How on earth would you know that this boss has never been to lunch with an employee before? You don't even work there, and your wife has only worked for this boss for a short period of time.

Did your wife go around to each employee and ask whether they'd had lunch with this guy?

And did she also ask every past employee in this manager's entire career?

And even if this is his very first solo lunch with an employee…how would that be a problem? Maybe he read a management book that said having an actual human relationship with your employees is good. Maybe he's turning over a new leaf with his new employee. Maybe he's just hungry, or wants to get her insight, or thinks she's a good employee.

Honestly, it's blowing my mind that a lunch invitation could possibly be construed as anything but…a lunch invitation. This is a normal business situation. It's not even remotely interesting.

Also, it's a good idea for her to learn to ask for her own advice. If you do it for her, it makes you look controlling. If she doesn't know how to use email, she should definitely learn, like, immediately.

Mary Sue December 29, 2009 at 10:54 pm

When two men or two women go to lunch alone, no one assumes it's for a hookup. What's the difference when it's a man and a woman?

Anonymous December 29, 2009 at 11:13 pm

My apologies for my wife and my dumb question to this 'all-knowing' forum. For those of you who questioned, she sat by my side and dictated as I wrote the email (after searching for a while on the internet to try and find some reasonable examples of situations like this). It was in-fact an honest question to which we were not fully aware of the right path.

To answer a few of the questions posed:
-the title of the blog was the brain-child of the person writing the blog. in no way shape or form did the question indicate a 'come-on' from her boss.
-yes, people are that afraid. don't kid yourself about the society we live in. complain all you want, but it still exists.
-where was sexual harassment ever mentioned?
-actually, my wife has worked in the same company for a long time, as well as her new boss, and the company's not that big. she knows what serves as 'normal' which is why she was struggling as to what to do and how she would be perceived.

My thanks to camorra who actually got it and didn't feel the need to jump all over the question as if it was some self-serving, insecure cry for acknowledgement that my wife was going to lunch with her male boss.

Ask a Manager December 29, 2009 at 11:28 pm

Now I'm confused.

If you weren't concerned that the boss might be or appear to be coming on to her, what exactly was the worry? What did you mean when you wrote, "What is the intent of lunch – just lunch or something else?"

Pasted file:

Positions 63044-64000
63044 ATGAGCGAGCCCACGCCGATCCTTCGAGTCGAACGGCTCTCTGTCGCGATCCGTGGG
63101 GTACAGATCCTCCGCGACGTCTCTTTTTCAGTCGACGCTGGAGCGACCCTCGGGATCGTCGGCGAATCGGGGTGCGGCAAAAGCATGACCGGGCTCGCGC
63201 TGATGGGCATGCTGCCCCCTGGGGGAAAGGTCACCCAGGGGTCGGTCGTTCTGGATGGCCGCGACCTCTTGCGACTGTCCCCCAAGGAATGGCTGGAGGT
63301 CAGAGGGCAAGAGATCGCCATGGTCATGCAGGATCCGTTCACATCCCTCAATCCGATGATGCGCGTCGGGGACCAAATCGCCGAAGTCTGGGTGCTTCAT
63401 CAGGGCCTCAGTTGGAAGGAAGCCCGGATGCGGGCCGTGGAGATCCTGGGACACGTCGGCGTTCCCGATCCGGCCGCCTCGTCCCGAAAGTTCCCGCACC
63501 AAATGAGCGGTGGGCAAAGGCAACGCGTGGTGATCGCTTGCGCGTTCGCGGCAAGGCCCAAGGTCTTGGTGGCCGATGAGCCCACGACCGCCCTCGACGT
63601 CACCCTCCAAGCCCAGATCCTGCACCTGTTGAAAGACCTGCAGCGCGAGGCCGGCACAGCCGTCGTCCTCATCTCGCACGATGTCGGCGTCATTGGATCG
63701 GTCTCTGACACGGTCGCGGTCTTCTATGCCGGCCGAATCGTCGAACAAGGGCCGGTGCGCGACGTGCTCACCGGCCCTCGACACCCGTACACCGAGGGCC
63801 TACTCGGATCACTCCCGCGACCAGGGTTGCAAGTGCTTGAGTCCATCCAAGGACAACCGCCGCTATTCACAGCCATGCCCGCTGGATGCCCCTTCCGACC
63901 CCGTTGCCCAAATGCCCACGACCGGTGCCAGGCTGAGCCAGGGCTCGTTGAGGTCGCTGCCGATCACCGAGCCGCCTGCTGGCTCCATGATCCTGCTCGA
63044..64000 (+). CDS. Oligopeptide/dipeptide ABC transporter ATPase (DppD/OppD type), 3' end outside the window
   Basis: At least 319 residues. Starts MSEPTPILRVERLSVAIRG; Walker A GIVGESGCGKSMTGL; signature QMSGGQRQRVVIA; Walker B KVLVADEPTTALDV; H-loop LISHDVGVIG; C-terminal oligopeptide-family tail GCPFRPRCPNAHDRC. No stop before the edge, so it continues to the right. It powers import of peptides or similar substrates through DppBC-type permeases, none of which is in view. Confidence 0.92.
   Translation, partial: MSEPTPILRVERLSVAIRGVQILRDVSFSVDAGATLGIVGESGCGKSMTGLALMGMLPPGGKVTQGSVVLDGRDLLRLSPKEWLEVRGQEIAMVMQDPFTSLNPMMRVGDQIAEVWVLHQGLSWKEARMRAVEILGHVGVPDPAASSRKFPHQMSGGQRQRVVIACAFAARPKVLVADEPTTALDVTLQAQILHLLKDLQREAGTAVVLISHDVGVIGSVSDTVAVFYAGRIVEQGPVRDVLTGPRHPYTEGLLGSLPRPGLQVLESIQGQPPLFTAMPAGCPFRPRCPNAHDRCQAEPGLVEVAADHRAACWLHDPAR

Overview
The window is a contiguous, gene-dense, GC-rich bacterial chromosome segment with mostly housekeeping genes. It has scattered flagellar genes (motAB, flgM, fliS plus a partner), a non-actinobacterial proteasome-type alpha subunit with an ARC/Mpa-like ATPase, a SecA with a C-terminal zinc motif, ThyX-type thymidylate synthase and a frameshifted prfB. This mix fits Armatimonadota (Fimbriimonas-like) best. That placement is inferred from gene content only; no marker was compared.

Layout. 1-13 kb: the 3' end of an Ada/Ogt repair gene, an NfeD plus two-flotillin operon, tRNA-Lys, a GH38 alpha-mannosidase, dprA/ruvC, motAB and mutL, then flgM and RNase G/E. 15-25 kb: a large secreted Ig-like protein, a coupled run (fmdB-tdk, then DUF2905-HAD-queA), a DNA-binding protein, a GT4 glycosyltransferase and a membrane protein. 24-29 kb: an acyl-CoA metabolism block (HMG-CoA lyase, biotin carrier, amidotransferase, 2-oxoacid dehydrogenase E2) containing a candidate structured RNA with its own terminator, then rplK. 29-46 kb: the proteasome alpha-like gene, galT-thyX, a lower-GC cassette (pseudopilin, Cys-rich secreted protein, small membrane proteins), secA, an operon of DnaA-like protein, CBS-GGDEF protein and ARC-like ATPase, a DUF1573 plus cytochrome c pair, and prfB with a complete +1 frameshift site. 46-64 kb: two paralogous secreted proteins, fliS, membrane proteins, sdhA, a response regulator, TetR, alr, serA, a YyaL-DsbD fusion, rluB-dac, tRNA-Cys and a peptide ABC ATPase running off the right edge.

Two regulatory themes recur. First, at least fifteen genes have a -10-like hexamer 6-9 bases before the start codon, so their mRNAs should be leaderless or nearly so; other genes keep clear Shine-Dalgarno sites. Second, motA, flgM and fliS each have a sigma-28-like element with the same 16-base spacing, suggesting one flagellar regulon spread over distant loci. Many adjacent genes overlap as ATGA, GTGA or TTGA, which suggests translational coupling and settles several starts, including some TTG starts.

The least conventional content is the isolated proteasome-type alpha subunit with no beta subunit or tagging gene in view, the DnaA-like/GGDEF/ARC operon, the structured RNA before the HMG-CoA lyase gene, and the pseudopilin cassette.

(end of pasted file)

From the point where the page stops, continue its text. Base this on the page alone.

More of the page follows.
Kerry December 29, 2009 at 11:36 pm

I keep typing replies to this, and they keep coming out snarky (I mean, snarkier than usual).

So all I can say is that it might be wise for the wife to learn to use email herself.

Richard December 30, 2009 at 12:46 am

Unless he has a reputation for coming onto female employees, or until he starts talking or treating her in ways that are obviously harassment, both of you need to quit stressing.

Because for god's sake, it's just lunch.

The Wife December 30, 2009 at 1:23 am

Okay, so this is the wife "speaking", and yes, I know how to use email. I was right by my husband's side as he typed MY question. It is not normal practice in our office for two people to go to lunch together, rather in a large group, which is why I thought the situation was awkward. Though, completely harmless, I did not feel comfortable in this situation so I was seeking advice from anyone else who might have run into this same situation. Clearly, no one here has been helpful. Instead, the situation has been completely twisted, the title has been changed, and my husband has been made to appear as a controlling and jealous male- which he is so far from. He knew that I was struggling with this situation and thought it would be helpful to get some outside advise. Obviously, this blog was not the place to get it.

Ask a Manager December 30, 2009 at 1:29 am

I don't know what this business is about the title being changed from what you submitted. I write a title for every post on the site. If I just used the subject line of people's emails to me, most posts here would have vague titles like "question for you" or "help."

In your case, your subject line was "holidays gifts from managers," which hardly summarizes the post. I'm not sure what the objection to the title here is.

Richard December 30, 2009 at 1:37 am

Some assumptions have been made here, however some advice has been offered, which seems to have been disregarded – People have told you that this is hardly anything serious, not to worry, not to stress, and you seem to have completely ignored this.

Nothing annoys me more than someone who asks a question, posturing as if they are asking for advice, who will then completely ignore or rebuke any advice given to them.

Kerry December 30, 2009 at 2:19 am

If you don't feel comfortable with the situation, then don't go to lunch with you.